Sunday, September 02, 2007

Law School as Boot Camp (Greece)

My niece is attending law school in Greece, something which can only be described as a chaotic experience. The high point is the snakes in the library. Last year was her first year and it was bedeviled by academic's strikes against the introduction of private universities, no books, no computer or internet connections, and a complete lack of interest on the part of the law school in remedying any of this.

The snakes are still in the library! And of course the books are still in pristine condition. It's one way of keeping grubby student hands off them.

Students were supplied with their textbooks forty days before their first year final exams. It's a new form of "just-in-time" curriculum development. It worked for Toyota, so why not Greek law schools.

The upshot is that she failed some of her exams, which is no surprise. Perhaps the hardest part was obtaining the results. Did her law school put them on the internet? No. Did they mail them to students' homes? No. They posted them in the law school when everyone had gone home for the summer. Brilliant.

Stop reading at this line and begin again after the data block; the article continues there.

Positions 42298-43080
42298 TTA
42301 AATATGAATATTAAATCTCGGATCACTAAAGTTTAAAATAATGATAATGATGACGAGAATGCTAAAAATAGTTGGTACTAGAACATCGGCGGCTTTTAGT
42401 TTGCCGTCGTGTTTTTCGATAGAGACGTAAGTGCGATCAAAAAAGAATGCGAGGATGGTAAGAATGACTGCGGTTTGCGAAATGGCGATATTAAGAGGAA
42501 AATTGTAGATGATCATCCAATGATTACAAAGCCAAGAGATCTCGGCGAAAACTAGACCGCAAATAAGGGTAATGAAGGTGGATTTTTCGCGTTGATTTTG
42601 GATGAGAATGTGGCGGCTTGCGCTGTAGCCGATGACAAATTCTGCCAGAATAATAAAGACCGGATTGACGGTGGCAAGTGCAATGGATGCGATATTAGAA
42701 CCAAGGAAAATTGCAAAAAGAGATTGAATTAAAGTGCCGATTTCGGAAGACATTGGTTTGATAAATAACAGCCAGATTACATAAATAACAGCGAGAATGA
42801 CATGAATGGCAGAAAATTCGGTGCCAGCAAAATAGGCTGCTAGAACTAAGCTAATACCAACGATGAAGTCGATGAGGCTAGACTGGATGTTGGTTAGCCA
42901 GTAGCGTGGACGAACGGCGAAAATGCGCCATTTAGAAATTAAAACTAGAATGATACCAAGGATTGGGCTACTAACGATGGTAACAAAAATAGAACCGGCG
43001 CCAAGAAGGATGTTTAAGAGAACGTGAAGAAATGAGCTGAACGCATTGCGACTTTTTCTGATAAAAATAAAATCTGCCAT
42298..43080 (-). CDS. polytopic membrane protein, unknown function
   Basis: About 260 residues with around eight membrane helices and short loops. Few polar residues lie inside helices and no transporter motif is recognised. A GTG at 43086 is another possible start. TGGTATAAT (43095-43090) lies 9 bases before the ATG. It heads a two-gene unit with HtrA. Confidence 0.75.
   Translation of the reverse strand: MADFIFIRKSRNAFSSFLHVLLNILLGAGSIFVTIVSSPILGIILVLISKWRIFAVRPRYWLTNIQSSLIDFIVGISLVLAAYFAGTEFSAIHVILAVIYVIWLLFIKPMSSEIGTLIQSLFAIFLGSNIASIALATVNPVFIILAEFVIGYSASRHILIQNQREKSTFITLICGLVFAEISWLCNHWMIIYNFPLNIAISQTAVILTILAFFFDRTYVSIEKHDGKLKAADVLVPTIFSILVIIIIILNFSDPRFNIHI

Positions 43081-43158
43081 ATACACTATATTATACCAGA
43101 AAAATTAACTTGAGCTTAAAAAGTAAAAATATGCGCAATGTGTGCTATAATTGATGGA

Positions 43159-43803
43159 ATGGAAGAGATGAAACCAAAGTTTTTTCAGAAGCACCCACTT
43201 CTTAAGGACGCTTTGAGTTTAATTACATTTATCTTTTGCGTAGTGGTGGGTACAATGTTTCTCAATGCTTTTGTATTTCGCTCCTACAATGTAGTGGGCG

How do you then get your results? From either Pasok or New Democracy, the main political parties. You might think this a little strange, but this is one of the ways the parties extend their grip on the daily routines of ordinary life by making themselves essential to overcoming its obstacles. You then owe them a favour. Favour banks rule everywhere.

In a day or so my niece returns to take her resits. Given the arbitrary nature of the system so far, she doesn't know what to expect.

Why doesn't she go to law school overseas? Because as I have repeated in my work on globalization, law is the one thing which is resolutely local. If you want to practice law in Greece, you must learn Greek law and for that you need to get friendly with the snakes in the library. Be careful to carry anti-venom with you.

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